Everyone wants to improve, and everyone knows they need helpful feedback in order to get there. The problem is that giving quality feedback is a difficult talent for leaders to master—and nobody is very good at receiving feedback that may be negative.
However, giving good feedback is the key to keeping your team engaged. Luckily, these discussions do not need to be unpleasant—especially when you use them as opportunities to celebrate success and discuss what’s next.
Here is your guide to giving and receiving feedback:
You have to remember your purpose. Your role is to build people up, and your feedback should provide your team with what it needs to grow. Think about the leaders your team members could be and give them the vision and the means to get there—every conversation should be one-on-one and tailor-made for each individual. Sometimes this means pointing out the route forward, giving encouragement or pointing out the occasional obstacle. But no matter what, your focus should always be on moving forward.
At too many organizations, employees only receive feedback once a year during an annual review. The truth is, great organizations do not wait for an entire year to give feedback. Regular, real-time checkups allow your team members to hear what they’re doing right and how they can adjust course. It’s vital that expectations are clear and that everyone in an organization knows where they stand and that each team member is given the resources they need to succeed.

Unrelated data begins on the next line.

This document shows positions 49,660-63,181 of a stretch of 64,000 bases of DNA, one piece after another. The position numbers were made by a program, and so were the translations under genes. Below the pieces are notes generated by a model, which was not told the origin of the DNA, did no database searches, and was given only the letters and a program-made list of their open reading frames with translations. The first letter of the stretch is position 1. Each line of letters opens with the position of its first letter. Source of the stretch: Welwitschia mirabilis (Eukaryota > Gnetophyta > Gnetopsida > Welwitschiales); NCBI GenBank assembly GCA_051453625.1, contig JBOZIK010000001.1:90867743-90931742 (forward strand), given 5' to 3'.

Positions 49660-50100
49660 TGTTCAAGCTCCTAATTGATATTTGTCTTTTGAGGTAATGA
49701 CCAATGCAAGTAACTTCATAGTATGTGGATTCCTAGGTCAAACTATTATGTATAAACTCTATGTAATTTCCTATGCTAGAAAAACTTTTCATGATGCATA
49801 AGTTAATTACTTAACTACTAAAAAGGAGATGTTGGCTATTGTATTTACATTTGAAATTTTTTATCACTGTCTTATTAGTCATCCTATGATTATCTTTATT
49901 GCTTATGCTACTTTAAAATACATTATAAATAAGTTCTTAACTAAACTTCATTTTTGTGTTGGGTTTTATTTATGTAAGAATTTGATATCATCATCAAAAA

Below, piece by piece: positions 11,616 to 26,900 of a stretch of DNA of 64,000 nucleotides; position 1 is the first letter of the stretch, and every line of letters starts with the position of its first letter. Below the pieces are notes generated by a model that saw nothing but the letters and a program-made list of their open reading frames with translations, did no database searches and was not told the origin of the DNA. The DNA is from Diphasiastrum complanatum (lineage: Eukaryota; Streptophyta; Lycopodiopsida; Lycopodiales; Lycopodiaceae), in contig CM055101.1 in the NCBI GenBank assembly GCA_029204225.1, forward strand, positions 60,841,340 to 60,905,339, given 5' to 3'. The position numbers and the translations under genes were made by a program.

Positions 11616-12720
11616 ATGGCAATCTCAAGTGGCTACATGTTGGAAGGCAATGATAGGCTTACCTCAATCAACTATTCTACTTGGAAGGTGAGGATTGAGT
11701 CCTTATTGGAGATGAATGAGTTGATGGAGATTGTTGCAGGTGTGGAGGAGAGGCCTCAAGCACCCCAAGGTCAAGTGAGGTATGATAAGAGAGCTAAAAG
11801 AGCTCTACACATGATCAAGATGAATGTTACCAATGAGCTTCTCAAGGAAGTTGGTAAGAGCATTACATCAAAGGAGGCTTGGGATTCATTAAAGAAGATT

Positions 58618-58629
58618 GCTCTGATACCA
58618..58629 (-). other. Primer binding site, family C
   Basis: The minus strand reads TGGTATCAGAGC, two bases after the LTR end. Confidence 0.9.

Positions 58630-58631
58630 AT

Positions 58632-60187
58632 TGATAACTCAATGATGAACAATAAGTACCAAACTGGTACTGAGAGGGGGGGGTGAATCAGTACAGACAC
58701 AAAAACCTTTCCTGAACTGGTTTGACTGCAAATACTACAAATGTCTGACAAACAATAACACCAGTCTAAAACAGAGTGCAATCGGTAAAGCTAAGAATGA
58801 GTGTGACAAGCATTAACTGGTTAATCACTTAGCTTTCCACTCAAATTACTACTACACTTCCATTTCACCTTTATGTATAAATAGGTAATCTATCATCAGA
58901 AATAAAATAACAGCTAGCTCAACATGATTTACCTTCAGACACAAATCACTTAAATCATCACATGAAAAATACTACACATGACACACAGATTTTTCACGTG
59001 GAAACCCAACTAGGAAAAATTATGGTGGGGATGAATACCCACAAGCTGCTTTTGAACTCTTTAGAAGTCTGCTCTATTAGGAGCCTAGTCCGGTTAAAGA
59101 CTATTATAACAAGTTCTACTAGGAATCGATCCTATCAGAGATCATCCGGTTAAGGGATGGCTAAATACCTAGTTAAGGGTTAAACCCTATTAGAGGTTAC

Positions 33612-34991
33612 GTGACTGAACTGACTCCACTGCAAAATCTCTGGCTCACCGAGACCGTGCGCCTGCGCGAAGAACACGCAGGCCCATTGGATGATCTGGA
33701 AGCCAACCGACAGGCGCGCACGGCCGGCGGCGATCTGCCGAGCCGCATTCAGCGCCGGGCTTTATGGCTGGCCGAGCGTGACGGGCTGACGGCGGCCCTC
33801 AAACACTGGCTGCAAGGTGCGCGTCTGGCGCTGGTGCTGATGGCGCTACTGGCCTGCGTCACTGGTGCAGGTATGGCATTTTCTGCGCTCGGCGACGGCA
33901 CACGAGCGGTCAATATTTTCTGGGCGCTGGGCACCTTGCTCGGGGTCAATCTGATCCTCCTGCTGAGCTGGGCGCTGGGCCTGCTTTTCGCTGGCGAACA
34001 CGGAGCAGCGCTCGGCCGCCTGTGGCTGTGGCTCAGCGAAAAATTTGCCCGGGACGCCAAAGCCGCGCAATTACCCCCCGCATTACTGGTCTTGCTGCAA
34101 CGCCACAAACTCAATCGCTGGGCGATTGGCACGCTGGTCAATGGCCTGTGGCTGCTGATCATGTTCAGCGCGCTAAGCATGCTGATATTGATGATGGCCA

At Southwest Michigan First, each team member sits down with their mentor partner every 40 days to receive feedback and develop a path forward. We call these meetings “4:40s.” They provide a time to discuss individual goals as well as four areas of focus for the next forty days. Our 4:40 process ensures that goals are defined, resources are provided and strategies for individual and organizational success are developed together and understood. These are the career-changing conversations that simply can’t wait for 12 months.
With the internet, and social media in particular, leaders are inundated with comments from all angles, whether they want them or not. You don’t have to be a celebrity to be thrown off by the occasional online troll.
But please, don’t pay attention to the comment section—that isn’t real feedback. Those anonymous online commentators don’t want to help you move forward. Rick Warren, who is someone I refer to for inspiration, says that criticism and praise should be like gum; neither is going to provide you the nutritional value you need to grow and be successful. Instead, these kinds of comments should just add a little flavor—whether good or bad—to your analysis without fundamentally changing your mindset or path. Real feedback comes from those with the experience or insight you need to achieve your goals.
When receiving feedback, try to be open and receptive. Not all of it may be easy to hear, and you may have to try not to be too defensive. Remember that this person, usually a mentor, is telling you this to help you in the long run. You can always come back to them with questions, and the feedback can open up new pathways for growth. And whether the perspective was positive or negative, make sure you show your appreciation!